8. Sandy says:

    I thank you from the depths of my soul for this article. I have a dear, loved one who married what seemed to be the greatest guy ever when she was freshly nineteen. He turned out to be a narcissist, but she did not escape him before bringing two beautiful children to the family. The divorce was brutal, and the battles over the last decade in and out of court are nothing but torture for her. She is worn, and her son now acts like his father. He seems to revel in it, and now CPS is involved. Any help or support you know of would be great for us. I hope you are all healing, and growing stronger and stronger.

    • suzannaq says:

      Sandy thank you for reaching out. My heart always breaks when I read of yet another woman's story that is similar to my own, especially when there are children involved. I wish I had answers for how to spare our kids the pain, but unfortunately Narcissists are notorious for causing immense emotional damage to their own children. I am the mother of three boys and my greatest heartbreak is that I am powerless to stop their father from hurting them. All I can do is love them and give them a safe place to be and pick up the pieces when they fall. What has helped me is all the research I've done on parenting with a Narcissist, so I suggest doing the same and empowering your friend with the tools to help herself and her kids. Thank you for sharing your story. I hope your friend knows that she is not alone in this.

  9. not59sanymore says:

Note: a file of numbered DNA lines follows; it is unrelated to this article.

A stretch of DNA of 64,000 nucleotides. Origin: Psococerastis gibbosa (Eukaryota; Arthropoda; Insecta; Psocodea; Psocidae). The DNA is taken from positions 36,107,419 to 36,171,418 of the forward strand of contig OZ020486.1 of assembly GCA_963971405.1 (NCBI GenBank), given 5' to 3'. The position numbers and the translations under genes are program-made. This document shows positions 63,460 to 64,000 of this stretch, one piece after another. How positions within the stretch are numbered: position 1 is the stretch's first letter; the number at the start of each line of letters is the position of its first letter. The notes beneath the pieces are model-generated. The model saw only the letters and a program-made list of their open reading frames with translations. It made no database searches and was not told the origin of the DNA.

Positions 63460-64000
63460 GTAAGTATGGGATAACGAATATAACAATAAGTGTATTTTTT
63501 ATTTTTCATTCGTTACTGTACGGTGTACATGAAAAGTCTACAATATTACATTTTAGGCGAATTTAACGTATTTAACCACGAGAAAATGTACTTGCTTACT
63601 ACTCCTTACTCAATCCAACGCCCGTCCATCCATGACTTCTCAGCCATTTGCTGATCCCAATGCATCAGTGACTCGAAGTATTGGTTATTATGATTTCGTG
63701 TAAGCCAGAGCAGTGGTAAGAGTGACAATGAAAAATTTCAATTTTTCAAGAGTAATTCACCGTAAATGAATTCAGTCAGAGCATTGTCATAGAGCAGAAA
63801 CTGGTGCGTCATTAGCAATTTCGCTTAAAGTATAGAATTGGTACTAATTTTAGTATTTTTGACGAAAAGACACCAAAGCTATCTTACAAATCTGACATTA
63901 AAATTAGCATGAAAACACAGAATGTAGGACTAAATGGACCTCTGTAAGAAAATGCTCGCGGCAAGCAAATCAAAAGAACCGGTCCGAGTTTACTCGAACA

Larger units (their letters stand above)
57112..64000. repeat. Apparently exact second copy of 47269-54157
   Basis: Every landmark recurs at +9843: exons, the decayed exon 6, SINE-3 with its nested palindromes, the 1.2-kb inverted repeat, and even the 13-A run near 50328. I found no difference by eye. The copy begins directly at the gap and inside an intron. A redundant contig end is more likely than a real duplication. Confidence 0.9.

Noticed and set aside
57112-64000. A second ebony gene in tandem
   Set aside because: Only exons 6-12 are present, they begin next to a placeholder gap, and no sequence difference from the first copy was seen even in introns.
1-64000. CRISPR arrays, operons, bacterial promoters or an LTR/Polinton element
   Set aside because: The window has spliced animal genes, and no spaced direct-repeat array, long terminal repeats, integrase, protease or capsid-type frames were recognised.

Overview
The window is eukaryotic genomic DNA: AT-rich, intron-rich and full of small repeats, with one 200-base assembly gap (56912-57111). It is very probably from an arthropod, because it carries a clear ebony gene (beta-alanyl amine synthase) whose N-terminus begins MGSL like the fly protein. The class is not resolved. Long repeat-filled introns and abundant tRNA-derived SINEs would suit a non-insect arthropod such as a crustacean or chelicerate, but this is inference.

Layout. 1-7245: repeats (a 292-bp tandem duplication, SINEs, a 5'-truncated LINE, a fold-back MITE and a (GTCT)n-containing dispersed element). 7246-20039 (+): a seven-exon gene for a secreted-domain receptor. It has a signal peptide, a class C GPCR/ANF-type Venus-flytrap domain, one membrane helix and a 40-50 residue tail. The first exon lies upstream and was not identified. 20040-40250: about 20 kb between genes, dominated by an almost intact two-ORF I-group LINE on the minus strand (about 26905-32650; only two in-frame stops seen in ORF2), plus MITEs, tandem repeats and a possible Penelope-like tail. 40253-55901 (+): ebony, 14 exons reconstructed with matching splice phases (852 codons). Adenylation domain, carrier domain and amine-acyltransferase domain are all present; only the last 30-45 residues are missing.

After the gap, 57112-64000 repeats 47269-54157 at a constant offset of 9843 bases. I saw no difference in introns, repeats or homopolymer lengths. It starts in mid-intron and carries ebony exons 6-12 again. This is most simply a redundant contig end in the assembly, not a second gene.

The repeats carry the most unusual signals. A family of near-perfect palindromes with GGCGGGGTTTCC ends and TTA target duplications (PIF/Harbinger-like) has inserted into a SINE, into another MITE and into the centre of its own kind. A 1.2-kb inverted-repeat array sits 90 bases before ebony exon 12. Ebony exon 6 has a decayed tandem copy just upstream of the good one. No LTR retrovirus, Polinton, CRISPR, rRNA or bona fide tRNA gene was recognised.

YES!! This is the exact abusive hell my X put me through. This is my story, much like hers. I was raped (bruised in the morning for trying to maintain virginity), told it was because i made him want me so much (Christian upbringing was "don't lead a guy on", so i thought it WAS my fault; thanks church), to enter the relationship permanently (because my church taught it was sin to "know" anyone, but 1 man)–now for the baby (he told you to abort), made for the 18 years of abuse that followed. "EDUCATION is the key" is such a true statement. If i knew God was there to forgive me, instead of there to add guilt to my life, things may have been different. Year 14, I signed myself into the Chattanooga Women's Shelter and learned about abusive people and completely defined my current relationship in every question asked on the questionnaire at the start of a small group class they held (but said nothing of the sort, yet). i had to get my kids and left early am. The shelter fit into having to complete a report for school, so the overnight was tolerated but used against me from then on. "PHYSICAL TERROR" followed when he was questioned about the abusiveness, and he overtly denied any of it, used the defense mechanism of blame, and made me the victim of my own accusations. Whined about my abandonment of him every time he saw me from that one night on. Calling me a murderer because of a car wreck in which i lost my best friend when i was 18. Made me feel like a horrible Christian, wife, mother and robbed me of friends by threatening to hurt them, to protect me. I went to counseling at my church during lunch breaks from work (six hours a day for two days he allowed me to work); i told him nothing. Counselor said, "leave him and take the kids, now"–she held my hand and told me she was terrified for me, and gave me her number. The fact that i held pages of information from the shelter that mirrored his behavior toward me caused intense angst– and i was so sweet about it, waiting the right time, never speaking during any conflict he had…but the facts were evident on the papers the Shelter gave me, and for this, i was physically restrained, over and over, and made to hear him until he finished, whatever he had to say, hit a few times (but no fun, he said, because i never fought back), told how wicked i was for not standing by my own husband, was forbidden to leave the house except to go to work, kids' school, and church, and he drove his van around the neighborhood when i went to talk to anyone at all and sat there in his van, by me until the conversation was over, listening to everything, every time. WHAT TIPPED THE SCALE was that he left for 6 weeks, and told me nothing about where he went or what he did; he just told me he needed time away (my fault, he said). Then, came back suicidal, cleaning his new gun, buying bullets with different metals, talking about the gun and that he'd kill us all if he took his own life (which was the threat, "if I can't have you, nobody can"), and leaving the gun out from its drawer when i constantly returned it to the hiding place because the kids were around. And deliberately leaving porn on the computer the kids used for school, said he needed to make men out of them, not pansies like i was making of them. I struggled to protect my kids every minute of their lives; i slept on the floor my entire second pregnancy with the first child–begging God to quiet any cries, trying to prevent the rages. Every door in my house was damaged from my trying to save myself. Locking doors enraged him, but was the only way to get my bearings some times. Mine was a pattern of lying for him, in public, all the time; silent at his side everywhere he took me, and those were the only outings-ones with him, except 12 hours a week at work, Sunday morning church, and getting the kids to/from school. INFORMATION (1) Police do not act fast. (2) Don't go to an attorney from the same group he used for his previous divorce, because what seems fair in court before a judge will be erased when presented as a written document by your attorney, later, and nobody will have the truth about what was said before the judge, it's not recorded anywhere…it's the attorney's word against yours AND HE"S NOT FOR YOU; HE"S THE X's. He may get custody of one child by promising what he never gives and will falsify his income, and deny you money the court states he owes by taking you back to court until you are broke, and then, threatening to take you to a higher court for what three local court hearings said was yours. Then…get this…he may have some Archdiocese want you to deny you ever were married- under- God in a written statement, so he can marry another woman. NOW…10 years later, the losses are stabilized; kids are adults; i have obtained adequate education/income from college (i was smart enough!! and so are you), and i think it's behind me; then, i read this. WOW! I love it. Just reading it made me reminiscent.